The Asháninka rainforest in Peru
November Social Media Pack Blog

The 2018 United Nations climate change negotiations, the Conference of the Parties (COP) will be held in Poland, in December.

The main task will be to assess the actions taken by the 198 member countries to reduce their greenhouse gas emissions. It will aim to spark conversation and action around climate change.

Cool Earth hopes that rainforest and forest communities will be a large part of the conversation. And that’s because they are the answer. When it comes to carbon mitigation and conservation, we know that protecting rainforest and empowering people is the most important step we can take for our planet.

These numbers only begin to show just how incredible the rainforest is. We rely on it everyday of our lives, no matter where we live. It stores carbon, drives the water cycle, is central to livelihoods, releases oxygen and keeps the planet cool.

Despite this, we are losing around 135 plant, animal and insect species every day due to deforestation. The best hope of protecting the rainforest lies in giving more control to the 350 million people whose lives and livelihoods rely on the rainforest. Those who have been living within the forest for hundreds of years know more about protecting the trees than we ever will.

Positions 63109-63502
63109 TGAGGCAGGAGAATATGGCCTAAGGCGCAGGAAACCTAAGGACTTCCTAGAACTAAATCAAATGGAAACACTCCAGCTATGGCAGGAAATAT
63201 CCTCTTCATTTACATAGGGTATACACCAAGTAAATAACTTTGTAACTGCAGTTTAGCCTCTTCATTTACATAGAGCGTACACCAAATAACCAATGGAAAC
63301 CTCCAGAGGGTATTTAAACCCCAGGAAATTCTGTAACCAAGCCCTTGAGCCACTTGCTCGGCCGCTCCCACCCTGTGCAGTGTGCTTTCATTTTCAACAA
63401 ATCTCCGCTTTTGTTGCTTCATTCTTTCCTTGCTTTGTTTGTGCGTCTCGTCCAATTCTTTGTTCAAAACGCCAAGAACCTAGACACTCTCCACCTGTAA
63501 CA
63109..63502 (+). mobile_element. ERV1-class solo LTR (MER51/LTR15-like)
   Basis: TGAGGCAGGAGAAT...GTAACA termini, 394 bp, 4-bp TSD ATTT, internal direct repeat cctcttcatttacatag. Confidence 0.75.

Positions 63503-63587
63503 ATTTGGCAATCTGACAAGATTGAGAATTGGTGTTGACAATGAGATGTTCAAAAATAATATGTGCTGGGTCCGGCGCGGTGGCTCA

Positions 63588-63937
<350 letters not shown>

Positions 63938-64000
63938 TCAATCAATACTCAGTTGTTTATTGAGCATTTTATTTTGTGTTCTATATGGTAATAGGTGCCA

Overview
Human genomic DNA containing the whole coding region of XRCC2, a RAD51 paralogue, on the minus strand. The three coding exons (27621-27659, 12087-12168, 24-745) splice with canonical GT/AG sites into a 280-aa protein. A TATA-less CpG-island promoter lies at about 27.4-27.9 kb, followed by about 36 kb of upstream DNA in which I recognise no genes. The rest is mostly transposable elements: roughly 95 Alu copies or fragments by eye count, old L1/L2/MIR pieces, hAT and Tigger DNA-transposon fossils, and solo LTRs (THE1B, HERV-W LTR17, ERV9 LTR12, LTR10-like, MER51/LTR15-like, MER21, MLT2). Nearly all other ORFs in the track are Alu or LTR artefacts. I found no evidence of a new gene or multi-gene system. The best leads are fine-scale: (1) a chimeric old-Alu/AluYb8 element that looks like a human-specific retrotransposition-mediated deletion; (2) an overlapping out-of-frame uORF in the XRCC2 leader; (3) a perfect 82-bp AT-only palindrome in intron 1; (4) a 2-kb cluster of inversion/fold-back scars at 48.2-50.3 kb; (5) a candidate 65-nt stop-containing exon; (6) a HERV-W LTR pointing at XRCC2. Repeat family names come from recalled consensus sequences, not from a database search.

A huge body of research shows that modest investments for securing land rights for indigenous communities generate huge economic, social and environmental returns for local communities and the world’s changing climate. Yet too often, indigenous and rainforest communities have been persecuted, evicted and killed for their lands. Protecting their rights are how we protect their forest.

This is why giving indigenous people a voice is Cool Earth’s priority. Cool Earth gives communities the tools they need to keep trees standing in the face of recent political and economic threats. Tools like governance training and capacity support build households and villages that make the forest more economically useful standing than sold.

Earth Overshoot Day. The IPCC report. Elections in Brazil. COP 21. We have all the knowledge we could need about how important rainforest is to the future of our planet.
2018 so far has been a year of conversation, change and championing those who need our help. Thank you for taking action with Cool Earth.

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